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Revis(it)ing Oakland’s Controversial Public Art Ordinance

Recently, Oakland city staff proposed revisions to the controversial Percent for Art ordinance , which will be discussed at a March 14th  Community & Economic Development subcommittee meeting, a preliminary step before a full City Council hearing. Most of the changes are minor, intended to clarify fuzzy language in the ordinance. But one proposed revision is not so innocuous: city staff has recommended incentivizing the “in-lieu” contribution to make that option more attractive to developers. The implications of this could be…

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The Saga of Cleveland’s Controversial “137” Mural

Public art exists in a space between censorship, gentrification, community engagement, and notions of aesthetic value. These are the takeaways from a recent mural painted in Cleveland by CRP Executive Director and founder Desi Mundo, which became a source of controversy as well as a catalyst for a lengthy community discussion around these topics. It all started when Mundo traveled to Cleveland to give a talk for Community Partnership for Arts and Culture (CPAC), a non-profit arts advocacy group. The…

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CRP, #SupportMalonga Coalition Announce Mediation Agreement With Bay Development

In Fall 2015, the Community Rejuvenation Project (CRP) completed the Alice St. Mural, after two years of work. The mural reflected a new model for community engagement—dozens of interviews with cultural practitioners and neighborhood residents were completed—and represented a successful application of the city of Oakland’s underutilized anti-blight mural fund. Yet just a few months after a dynamic, rousing block party activated what had been a nondescript parking lot, word came that the lot was planned for development. The proposed…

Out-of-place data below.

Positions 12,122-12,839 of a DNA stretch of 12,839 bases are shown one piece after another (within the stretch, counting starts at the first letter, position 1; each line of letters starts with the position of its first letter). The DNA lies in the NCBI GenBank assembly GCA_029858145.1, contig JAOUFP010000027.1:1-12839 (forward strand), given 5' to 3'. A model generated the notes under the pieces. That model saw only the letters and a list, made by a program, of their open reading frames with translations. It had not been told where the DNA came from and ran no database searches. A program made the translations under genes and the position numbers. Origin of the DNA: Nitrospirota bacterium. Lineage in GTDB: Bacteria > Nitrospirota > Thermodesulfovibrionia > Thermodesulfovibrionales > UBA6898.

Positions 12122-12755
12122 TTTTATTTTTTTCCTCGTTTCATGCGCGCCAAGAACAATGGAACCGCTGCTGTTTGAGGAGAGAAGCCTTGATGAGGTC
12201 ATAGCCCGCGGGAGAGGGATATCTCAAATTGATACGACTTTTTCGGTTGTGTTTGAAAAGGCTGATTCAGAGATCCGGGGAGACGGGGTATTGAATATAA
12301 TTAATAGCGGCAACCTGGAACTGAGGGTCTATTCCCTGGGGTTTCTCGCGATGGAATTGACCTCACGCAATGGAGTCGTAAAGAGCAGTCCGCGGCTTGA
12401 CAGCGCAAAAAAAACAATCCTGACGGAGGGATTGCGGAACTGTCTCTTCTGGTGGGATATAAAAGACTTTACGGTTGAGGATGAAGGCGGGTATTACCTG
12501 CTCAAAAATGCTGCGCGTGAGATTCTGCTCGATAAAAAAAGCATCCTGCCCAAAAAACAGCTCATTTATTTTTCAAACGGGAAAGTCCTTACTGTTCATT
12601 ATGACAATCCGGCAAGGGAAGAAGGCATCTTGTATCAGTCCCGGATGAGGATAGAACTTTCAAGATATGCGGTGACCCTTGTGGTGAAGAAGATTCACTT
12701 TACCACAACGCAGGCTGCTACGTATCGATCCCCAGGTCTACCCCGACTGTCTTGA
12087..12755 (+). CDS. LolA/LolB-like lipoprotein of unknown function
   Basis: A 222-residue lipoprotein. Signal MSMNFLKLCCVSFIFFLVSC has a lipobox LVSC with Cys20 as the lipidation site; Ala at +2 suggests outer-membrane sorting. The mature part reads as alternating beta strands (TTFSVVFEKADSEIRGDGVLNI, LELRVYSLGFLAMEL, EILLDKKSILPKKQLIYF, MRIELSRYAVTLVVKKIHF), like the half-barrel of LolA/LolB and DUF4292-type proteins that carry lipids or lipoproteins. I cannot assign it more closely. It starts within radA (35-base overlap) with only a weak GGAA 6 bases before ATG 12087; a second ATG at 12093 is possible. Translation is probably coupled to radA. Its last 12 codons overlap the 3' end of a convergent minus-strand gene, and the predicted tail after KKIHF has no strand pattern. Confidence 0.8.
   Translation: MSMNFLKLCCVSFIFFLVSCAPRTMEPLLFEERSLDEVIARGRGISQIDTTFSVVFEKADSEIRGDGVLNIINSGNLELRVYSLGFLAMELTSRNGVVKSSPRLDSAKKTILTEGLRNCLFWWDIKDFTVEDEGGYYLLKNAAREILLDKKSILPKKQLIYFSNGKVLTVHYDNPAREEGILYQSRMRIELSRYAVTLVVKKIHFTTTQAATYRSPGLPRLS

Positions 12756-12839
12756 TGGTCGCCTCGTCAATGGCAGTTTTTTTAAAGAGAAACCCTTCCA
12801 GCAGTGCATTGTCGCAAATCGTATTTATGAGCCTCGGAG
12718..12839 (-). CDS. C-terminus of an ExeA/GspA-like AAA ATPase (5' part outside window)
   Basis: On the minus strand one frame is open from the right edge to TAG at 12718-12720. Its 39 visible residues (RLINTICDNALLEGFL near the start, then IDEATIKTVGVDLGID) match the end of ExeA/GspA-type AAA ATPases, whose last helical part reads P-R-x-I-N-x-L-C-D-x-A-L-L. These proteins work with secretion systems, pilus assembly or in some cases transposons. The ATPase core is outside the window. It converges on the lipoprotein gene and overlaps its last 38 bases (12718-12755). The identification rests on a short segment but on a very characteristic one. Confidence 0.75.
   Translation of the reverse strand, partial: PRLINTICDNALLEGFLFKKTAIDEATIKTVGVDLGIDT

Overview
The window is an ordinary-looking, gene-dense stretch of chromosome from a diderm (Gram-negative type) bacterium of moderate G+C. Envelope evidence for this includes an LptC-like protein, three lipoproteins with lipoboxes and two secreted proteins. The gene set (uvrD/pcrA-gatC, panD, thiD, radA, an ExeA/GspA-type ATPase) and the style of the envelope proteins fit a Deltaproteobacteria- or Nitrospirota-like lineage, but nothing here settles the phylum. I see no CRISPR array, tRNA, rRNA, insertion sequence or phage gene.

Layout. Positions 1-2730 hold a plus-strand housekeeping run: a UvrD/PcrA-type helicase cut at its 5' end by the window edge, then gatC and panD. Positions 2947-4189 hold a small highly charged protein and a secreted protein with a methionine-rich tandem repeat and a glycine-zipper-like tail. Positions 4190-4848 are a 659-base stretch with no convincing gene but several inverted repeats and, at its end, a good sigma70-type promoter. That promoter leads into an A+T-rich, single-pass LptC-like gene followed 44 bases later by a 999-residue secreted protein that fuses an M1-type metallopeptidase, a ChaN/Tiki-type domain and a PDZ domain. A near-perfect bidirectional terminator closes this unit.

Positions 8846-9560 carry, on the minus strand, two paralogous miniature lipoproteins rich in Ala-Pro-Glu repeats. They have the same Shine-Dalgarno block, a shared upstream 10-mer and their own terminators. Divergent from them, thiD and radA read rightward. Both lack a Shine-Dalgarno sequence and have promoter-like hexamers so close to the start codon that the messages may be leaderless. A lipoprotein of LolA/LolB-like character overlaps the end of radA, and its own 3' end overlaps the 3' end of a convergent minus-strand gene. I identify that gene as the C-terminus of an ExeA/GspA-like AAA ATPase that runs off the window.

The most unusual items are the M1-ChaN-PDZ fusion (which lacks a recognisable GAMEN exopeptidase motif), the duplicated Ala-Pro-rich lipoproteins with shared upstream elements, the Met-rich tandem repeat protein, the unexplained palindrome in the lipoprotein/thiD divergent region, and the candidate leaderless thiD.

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CRP and Local Residents Launch Petition and Fundraiser for Community Benefits from Alice Street Development

The Community Rejuvenation Project  — in solidarity with artists from the Malonga Casquelourd Center for the Arts, the Chinatown Coalition, local residents and businesses —  has launched a petition to Maria Poncel of Bay Development to demand community benefits from the development of the parking lot at 250 14th Street. In addition, the community has started a GoFundMe campaign to raise the funds to appeal the Oakland Planning Commission’s unanimous approval of the development. A protest will be held on…

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Developers: Public Art “Something That’s Not Really Needed”

Oakland’s cultural shift is real, it’s happening right now, and its impacts could be devastating from a long-term perspective – unless there is a strong, concerted effort from both the cultural community and the larger community to organize around anti-displacement and cultural resiliency efforts. That’s the short version; the longer version goes something like this: For the past decade or so, as Oakland has become more and more gentrified, the threat of displacement has loomed ever-present. The biggest impact of…